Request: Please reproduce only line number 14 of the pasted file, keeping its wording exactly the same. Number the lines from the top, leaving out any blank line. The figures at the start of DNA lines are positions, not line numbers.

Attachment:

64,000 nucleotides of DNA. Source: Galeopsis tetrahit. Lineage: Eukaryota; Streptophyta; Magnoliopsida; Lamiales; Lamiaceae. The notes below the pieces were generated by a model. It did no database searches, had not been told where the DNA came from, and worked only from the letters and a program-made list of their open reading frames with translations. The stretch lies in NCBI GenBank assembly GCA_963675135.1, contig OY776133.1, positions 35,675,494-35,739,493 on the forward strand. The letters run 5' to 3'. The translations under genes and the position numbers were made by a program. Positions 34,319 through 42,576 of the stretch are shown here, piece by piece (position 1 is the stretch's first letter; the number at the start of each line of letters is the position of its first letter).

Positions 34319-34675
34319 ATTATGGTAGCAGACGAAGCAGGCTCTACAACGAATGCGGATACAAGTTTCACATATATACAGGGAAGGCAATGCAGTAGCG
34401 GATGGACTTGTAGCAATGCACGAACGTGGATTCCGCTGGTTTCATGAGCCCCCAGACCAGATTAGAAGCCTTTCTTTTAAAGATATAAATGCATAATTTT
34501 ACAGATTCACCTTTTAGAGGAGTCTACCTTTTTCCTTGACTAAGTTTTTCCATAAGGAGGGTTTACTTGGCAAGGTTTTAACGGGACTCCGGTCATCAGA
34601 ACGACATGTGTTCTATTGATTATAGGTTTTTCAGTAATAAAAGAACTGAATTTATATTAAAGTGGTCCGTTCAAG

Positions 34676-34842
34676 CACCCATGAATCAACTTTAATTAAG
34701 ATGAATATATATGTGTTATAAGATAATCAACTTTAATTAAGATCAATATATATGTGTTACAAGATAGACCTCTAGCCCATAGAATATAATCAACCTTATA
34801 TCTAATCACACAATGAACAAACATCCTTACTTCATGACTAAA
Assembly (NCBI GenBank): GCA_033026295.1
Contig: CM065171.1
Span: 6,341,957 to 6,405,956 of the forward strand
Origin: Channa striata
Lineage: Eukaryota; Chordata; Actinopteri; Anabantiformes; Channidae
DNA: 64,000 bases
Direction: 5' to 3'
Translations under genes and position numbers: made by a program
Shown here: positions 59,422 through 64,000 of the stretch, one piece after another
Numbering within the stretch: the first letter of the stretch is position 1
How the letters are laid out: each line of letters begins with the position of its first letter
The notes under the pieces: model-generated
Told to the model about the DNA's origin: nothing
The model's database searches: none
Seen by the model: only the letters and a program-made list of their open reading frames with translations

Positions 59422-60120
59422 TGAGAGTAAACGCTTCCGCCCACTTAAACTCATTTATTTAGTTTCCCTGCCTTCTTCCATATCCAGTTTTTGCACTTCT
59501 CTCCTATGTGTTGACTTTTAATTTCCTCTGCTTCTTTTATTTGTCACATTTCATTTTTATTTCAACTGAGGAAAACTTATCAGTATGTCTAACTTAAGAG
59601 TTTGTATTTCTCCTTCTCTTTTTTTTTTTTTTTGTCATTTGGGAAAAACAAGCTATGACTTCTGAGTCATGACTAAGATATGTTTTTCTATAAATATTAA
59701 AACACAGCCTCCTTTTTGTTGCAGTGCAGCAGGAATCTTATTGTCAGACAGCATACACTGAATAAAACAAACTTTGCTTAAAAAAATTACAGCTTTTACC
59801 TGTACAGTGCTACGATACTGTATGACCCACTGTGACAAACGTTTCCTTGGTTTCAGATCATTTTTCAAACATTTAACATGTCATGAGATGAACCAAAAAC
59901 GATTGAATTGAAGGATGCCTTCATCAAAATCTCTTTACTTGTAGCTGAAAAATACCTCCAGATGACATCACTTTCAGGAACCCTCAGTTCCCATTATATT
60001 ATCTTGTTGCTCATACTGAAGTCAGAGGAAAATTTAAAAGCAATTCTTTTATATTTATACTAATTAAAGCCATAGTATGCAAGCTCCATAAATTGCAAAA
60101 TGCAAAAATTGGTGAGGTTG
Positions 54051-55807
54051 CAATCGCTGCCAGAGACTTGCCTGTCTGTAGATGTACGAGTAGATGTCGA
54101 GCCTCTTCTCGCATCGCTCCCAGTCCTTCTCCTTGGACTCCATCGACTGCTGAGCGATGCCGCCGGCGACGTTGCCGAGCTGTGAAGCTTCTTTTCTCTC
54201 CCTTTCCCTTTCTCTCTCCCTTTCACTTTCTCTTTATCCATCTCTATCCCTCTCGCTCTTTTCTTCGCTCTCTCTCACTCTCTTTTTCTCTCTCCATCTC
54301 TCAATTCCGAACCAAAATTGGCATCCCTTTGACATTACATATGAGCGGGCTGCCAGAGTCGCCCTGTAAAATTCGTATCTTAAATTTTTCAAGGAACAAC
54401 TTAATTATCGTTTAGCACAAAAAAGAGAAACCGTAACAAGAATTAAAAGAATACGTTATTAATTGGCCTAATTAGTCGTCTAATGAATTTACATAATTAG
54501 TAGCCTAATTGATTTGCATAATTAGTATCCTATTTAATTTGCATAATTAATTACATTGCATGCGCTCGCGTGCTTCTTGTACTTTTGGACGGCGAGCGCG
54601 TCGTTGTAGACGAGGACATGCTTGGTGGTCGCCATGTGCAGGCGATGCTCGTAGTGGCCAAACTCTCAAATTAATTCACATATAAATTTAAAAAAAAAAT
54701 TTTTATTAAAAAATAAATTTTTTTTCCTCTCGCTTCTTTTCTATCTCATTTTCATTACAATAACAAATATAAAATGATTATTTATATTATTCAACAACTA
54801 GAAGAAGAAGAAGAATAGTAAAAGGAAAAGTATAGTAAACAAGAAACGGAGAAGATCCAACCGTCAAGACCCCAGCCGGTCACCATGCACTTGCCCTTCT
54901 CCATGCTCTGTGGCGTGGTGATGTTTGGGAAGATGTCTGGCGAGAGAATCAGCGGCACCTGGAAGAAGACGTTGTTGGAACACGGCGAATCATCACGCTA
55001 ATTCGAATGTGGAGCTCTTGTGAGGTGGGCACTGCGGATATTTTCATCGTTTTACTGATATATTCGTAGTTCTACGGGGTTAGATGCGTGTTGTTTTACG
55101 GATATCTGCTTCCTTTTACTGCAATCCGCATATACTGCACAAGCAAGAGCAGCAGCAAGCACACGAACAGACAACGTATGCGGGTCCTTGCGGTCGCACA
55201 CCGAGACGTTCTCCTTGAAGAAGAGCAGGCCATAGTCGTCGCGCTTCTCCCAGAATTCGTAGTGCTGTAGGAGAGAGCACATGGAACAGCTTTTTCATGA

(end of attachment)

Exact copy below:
Origin: Channa striata